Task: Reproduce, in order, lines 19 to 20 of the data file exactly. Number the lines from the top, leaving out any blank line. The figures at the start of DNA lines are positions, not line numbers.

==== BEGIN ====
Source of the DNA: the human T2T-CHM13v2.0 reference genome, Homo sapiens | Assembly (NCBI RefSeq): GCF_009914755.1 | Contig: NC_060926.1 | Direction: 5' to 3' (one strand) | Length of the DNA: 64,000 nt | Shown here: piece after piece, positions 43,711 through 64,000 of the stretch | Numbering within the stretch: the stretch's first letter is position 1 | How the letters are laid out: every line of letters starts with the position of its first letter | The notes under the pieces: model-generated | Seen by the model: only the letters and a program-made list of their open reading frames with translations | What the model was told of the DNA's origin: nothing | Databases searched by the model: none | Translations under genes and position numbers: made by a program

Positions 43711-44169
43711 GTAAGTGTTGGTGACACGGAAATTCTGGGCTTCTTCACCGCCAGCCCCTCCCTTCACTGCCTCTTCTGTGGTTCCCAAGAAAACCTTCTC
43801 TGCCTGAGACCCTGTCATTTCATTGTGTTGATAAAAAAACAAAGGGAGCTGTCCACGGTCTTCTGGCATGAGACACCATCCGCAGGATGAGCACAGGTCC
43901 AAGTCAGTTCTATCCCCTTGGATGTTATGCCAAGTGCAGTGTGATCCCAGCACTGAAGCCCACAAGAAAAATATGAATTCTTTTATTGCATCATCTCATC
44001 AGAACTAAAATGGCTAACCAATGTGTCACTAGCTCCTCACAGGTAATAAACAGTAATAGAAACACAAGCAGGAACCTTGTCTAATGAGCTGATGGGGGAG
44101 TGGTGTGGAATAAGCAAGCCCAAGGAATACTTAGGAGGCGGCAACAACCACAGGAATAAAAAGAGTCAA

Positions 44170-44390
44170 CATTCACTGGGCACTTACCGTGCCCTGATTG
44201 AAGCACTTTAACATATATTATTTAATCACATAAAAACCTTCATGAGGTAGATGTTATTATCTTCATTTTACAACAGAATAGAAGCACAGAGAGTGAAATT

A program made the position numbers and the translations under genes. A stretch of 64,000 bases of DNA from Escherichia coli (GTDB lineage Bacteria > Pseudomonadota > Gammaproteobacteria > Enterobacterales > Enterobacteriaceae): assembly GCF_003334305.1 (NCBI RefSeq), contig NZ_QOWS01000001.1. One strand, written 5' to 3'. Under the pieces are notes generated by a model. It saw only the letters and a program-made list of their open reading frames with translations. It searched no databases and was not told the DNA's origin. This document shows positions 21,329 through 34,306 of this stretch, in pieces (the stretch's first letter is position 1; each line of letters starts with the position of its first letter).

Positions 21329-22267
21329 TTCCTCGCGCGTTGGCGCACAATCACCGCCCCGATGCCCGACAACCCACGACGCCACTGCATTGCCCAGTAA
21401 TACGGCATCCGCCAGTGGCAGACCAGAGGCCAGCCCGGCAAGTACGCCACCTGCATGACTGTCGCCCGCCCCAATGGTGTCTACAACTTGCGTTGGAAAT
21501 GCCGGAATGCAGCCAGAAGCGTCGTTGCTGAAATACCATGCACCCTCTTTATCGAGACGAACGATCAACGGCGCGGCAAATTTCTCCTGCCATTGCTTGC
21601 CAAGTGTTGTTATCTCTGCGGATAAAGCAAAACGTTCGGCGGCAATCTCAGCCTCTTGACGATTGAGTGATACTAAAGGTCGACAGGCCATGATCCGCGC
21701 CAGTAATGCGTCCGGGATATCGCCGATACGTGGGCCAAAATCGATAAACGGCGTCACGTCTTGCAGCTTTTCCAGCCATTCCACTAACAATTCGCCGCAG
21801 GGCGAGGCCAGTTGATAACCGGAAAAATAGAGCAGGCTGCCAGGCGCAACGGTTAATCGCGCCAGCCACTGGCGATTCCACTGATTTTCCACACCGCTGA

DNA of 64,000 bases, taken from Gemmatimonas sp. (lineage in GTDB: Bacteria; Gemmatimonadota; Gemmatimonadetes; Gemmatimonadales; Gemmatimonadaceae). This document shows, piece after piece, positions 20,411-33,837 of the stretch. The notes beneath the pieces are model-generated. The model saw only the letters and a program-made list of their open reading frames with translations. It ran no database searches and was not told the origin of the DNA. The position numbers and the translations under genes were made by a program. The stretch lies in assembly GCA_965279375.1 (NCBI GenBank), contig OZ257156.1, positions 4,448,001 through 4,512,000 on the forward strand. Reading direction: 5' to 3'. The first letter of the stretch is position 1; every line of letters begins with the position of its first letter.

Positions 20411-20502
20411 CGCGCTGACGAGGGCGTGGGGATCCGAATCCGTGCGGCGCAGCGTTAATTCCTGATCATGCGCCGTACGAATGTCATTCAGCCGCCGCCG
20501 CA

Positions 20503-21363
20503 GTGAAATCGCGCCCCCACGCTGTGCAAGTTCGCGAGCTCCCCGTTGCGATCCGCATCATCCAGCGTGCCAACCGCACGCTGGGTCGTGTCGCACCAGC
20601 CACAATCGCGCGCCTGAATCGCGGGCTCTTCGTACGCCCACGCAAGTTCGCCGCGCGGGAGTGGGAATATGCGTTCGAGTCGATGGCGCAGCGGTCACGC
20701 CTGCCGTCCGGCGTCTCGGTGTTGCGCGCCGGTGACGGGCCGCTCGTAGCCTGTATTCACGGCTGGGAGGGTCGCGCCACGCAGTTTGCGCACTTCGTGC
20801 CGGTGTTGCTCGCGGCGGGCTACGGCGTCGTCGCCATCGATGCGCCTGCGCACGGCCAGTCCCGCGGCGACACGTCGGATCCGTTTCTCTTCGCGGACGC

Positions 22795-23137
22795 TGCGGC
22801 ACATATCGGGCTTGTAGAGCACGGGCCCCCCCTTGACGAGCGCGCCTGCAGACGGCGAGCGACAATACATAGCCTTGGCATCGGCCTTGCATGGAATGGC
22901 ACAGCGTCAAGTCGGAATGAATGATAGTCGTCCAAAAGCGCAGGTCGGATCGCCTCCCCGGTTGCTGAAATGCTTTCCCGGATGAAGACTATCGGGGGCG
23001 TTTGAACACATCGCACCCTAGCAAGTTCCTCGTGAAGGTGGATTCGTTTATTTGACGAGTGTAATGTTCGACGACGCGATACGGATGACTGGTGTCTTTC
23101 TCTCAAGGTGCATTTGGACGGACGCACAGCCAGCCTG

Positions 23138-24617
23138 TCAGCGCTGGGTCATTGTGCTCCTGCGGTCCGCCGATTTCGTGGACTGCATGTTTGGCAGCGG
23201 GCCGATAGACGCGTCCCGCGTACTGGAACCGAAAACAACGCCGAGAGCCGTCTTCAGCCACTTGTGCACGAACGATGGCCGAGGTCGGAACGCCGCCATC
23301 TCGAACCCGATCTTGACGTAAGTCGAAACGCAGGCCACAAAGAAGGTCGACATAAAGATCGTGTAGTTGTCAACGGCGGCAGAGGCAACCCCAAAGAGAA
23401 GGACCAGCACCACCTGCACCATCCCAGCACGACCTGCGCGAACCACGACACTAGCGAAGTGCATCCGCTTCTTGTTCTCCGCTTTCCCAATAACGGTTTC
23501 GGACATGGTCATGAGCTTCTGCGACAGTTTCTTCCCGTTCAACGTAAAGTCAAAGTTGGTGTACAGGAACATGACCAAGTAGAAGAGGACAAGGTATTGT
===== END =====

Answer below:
DNA of 64,000 bases, taken from Gemmatimonas sp. (lineage in GTDB: Bacteria; Gemmatimonadota; Gemmatimonadetes; Gemmatimonadales; Gemmatimonadaceae). This document shows, piece after piece, positions 20,411-33,837 of the stretch. The notes beneath the pieces are model-generated. The model saw only the letters and a program-made list of their open reading frames with translations. It ran no database searches and was not told the origin of the DNA. The position numbers and the translations under genes were made by a program. The stretch lies in assembly GCA_965279375.1 (NCBI GenBank), contig OZ257156.1, positions 4,448,001 through 4,512,000 on the forward strand. Reading direction: 5' to 3'. The first letter of the stretch is position 1; every line of letters begins with the position of its first letter.

Positions 20411-20502